Exhibition view of ‘Pino Pascali’, Fondazione Prada, Milan. From left to right: Pino Pascali, Solitario, 1968; Il cesto, 1968; Archetipo o Ponte levatoio, 1968

(Image credit: Courtesy: Fondazione Prada. Photo: Roberto Marossi. Artworks courtesy, from left, private collection; Galleria Nazionale d’Arte Moderna e Contemporanea, Roma; Kunstmuseum Liechtenstein, Vaduz)

Halfway through the ‘Animali’ exhibition, Pascali tried out a new trick he’d come up with – he de-installed the works and put new pieces in, creating a second half of the same show, amping up the theatricality that his objects already contained. Part two was a sculpture environment called The Sea, plus a giant black and white dolphin, which he later split in two and mounted either side of a wall so its body is disrupted, reinstalled at Fondazione Prada on a pillar. This piece is flamboyantly fun, with its violence intercepted by the visual impression that the creature is swimming through the wall – or is the wall slicing through the animal? It’s perfectly unclear.

From here, you step into a room containing a flat floor sculpture that drops the heart. Four concrete squares of pavement with removable central panels rest on a low plinth. Three of them have their central panels removed to reveal a turquoise puddle, grey gravel, and opaque black. Titled ‘trapdoors’ (botole), they remind you of the theatre of urban space and the environmental entombment that concrete enacts. Next door, Pascali suspended rope-like 3D hangings in wire wool, contrasting concrete’s rigid containment with their worming organic forms shaped into a net, bridge and creepers straight out of jungle movie set.

yellow hose sculpture in gallery

Exhibition view of ‘Pino Pascali’, Fondazione Prada, Milan. In foreground: Eliseo Mattiacci, Tubo, 1967

(Image credit: Courtesy: Fondazione Prada. Photo: Roberto Marossi. Artwork courtesy Collection Mattiacci, Pesaro)

Upstairs in the materials section we meet oversized mushrooms and geometric shapes clad in more wire wool and retro fake fur in all its funky fabulosity. Giant rainbow caterpillars made of broom heads. Hay-bale geometry and ready-made impersonations of water and soil. It’s man-made meets nature. Industrial meets agricultural. Pre-digitally modern, conceptually tight, it’s Pascali’s own vision yet of its time, in intimate conversation with Arte Povera and Spatialism, as the vast room mixing his works with those of artists he exhibited alongside in group shows makes clear. Here Janis Kounellis’ blowtorch, metal and plexi Margherita di fuori rubs up alongside Alighiero Boetti’s aluminium and river rocks Panettone, set beside some Pascali. There’s also some amusing genius from Michelangelo Pistoletto and Piero Gilardi, and the relationships here enrich and contextualise the singular clarity of Pascali’s recreated solo shows.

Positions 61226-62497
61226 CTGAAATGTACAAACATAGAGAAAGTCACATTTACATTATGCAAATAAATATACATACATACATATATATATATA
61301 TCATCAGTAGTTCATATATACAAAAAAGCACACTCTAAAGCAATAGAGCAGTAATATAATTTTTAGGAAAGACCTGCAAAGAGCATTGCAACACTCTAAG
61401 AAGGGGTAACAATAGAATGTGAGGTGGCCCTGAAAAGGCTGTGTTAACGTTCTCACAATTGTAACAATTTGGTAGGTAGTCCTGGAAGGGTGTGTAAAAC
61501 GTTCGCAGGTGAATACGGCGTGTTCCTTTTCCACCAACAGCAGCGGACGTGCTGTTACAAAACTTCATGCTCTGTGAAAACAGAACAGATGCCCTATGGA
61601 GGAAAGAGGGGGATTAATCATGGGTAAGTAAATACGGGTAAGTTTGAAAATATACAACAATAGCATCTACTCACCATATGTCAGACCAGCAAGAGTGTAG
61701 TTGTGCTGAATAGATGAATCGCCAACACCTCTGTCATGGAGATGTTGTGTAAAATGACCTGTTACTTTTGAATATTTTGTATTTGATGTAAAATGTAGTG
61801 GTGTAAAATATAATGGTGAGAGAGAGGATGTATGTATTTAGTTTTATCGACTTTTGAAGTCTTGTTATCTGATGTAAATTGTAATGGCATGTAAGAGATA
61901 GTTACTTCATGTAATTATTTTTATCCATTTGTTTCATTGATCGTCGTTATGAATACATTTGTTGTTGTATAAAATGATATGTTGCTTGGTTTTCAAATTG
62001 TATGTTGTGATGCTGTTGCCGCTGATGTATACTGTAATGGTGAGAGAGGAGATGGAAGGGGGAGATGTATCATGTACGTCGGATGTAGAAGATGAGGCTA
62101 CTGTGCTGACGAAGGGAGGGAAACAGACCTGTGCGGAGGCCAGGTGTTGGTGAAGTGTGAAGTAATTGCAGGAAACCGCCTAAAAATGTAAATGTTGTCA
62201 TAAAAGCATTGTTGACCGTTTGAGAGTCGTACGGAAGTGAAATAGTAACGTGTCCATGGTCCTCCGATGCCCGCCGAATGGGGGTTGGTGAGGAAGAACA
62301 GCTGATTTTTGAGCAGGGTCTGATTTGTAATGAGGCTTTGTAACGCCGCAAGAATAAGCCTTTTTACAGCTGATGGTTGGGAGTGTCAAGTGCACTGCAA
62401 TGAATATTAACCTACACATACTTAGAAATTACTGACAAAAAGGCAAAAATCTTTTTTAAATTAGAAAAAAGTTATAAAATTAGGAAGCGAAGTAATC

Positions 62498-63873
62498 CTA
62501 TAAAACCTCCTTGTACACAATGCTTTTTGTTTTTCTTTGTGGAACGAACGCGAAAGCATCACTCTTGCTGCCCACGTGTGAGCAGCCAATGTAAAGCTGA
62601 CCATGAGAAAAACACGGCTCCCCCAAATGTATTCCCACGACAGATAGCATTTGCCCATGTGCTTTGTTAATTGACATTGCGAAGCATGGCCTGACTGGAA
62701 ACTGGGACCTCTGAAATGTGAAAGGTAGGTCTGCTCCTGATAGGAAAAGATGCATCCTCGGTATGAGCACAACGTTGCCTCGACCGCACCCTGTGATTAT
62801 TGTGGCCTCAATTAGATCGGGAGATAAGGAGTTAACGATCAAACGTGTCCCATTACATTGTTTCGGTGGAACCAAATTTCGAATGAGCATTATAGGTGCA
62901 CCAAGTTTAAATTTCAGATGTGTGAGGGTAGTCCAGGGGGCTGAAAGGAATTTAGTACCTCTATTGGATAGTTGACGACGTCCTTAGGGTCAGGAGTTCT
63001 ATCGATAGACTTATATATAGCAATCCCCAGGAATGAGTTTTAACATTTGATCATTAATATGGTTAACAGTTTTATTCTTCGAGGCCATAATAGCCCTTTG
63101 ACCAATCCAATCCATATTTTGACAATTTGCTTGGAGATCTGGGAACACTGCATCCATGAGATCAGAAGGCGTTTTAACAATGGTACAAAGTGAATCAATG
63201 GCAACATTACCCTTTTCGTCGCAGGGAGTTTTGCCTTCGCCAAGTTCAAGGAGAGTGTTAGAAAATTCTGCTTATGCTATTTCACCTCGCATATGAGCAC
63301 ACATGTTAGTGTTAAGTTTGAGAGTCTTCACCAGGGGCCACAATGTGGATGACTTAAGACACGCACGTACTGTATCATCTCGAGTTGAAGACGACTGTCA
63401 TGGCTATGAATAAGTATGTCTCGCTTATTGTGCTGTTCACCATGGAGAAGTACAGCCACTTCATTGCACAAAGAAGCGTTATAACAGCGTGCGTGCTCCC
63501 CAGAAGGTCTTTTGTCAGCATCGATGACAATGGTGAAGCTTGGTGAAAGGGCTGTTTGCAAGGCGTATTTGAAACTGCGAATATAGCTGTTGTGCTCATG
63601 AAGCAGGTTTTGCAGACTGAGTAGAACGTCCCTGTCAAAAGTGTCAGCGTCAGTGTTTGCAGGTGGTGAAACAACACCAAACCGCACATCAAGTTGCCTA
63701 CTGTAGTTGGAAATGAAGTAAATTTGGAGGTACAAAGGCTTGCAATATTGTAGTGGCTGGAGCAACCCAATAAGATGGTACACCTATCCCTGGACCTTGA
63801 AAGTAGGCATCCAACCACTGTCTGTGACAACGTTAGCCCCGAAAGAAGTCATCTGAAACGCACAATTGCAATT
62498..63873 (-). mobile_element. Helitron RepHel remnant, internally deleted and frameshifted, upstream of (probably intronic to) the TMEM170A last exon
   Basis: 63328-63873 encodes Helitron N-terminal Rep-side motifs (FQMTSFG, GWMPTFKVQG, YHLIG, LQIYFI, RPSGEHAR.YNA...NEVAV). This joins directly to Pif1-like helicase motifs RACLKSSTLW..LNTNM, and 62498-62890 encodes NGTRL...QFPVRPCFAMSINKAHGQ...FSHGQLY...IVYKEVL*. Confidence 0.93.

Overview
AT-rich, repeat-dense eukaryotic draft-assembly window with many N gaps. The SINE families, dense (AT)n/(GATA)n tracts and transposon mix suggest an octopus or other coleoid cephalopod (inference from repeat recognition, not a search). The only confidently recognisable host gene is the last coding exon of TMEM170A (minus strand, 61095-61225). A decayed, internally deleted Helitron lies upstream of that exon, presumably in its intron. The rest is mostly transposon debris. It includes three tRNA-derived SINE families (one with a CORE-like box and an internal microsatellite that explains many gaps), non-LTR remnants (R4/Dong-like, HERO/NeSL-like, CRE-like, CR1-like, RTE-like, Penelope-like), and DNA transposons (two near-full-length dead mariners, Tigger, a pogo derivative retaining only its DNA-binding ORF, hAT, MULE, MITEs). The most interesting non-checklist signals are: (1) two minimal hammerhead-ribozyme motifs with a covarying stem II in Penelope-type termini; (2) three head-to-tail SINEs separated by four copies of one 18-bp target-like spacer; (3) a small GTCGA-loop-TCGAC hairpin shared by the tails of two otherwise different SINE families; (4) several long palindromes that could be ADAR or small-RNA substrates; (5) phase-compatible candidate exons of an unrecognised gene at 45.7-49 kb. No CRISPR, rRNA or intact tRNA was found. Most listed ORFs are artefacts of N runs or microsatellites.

One moment of peak 1960s Italianicity is portrayed by a black and white photo of a handsome, stocky, tousled Pascali leaning over a young woman (Michelle Coudray, long-term partner of Jannis Kounellis) wearing a Pucci mini dress as he looks into her eyes. Literally on the back foot, her bobbed-hair grazes the poultry feathers of his wall-mounted work Le penne d’Esopo at Venice Biennale, beside which his hand is resting territorially. He wears hippy leather sandals, a beatnik-y neckerchief, and a mod-ish silver chainmail belt, holding a cigarette that dates him further. Their body language tells you the picture is staged. Pascali, a consummate communicator, approached presenting his work with as much commitment as he did making it. He was clearly brilliant in the studio, but he was also gifted at framing the results in ways that captivated the public through his spirited style.

Pino Pascali on a torpedo-like sculpture

Pino Pascali, Colomba della Pace, 1965, artist’s studio, Rome. PhotoClaudio Abate © Archivio Claudio Abate

(Image credit: Courtesy: Fondazione Prada. Photo: Claudio Abate © Archivio Claudio Abate)

The Prada exhibition’s final section shows this to great effect as it places some of his strongest sculptures alongside black and white photographs of him posing in and around them, blown up to fill the walls, taken by his collaborators and friends. He did this so magazine editors would promote his shows as it made the images they received of his work stand out.

The most famous was taken by Claudio Abate, who shot Pascali upside down beneath his giant blue fake fur spider named Vedova blu, which he audaciously showed in a group show of mainly paintings. Like everything Pascali did, it was charismatic yet conceptual, ironic but sincere, evocative, accessible, low-tech, and quite brilliant. As Mark Godfrey and the Prada team’s poised and reverent tribute proves, Pascali’s all-in attitude sealed him a punchy place in art history’s memory.

‘Pino Pascali’ at the Fondazione Prada is on show until 23 September 2024

Kasia Maciejowska is a writer and editor covering arts and culture. Her first book The House of Beauty and Culture (ICA, 2016) was about a radical London crafts collective, and she’s currently working on a monograph about Moroccan-French photographer Leila Alaoui (Skira, 2025). Consultancy clients include museums, galleries, design studios, and futures agencies. She also runs a creative career mentoring network for young refugee women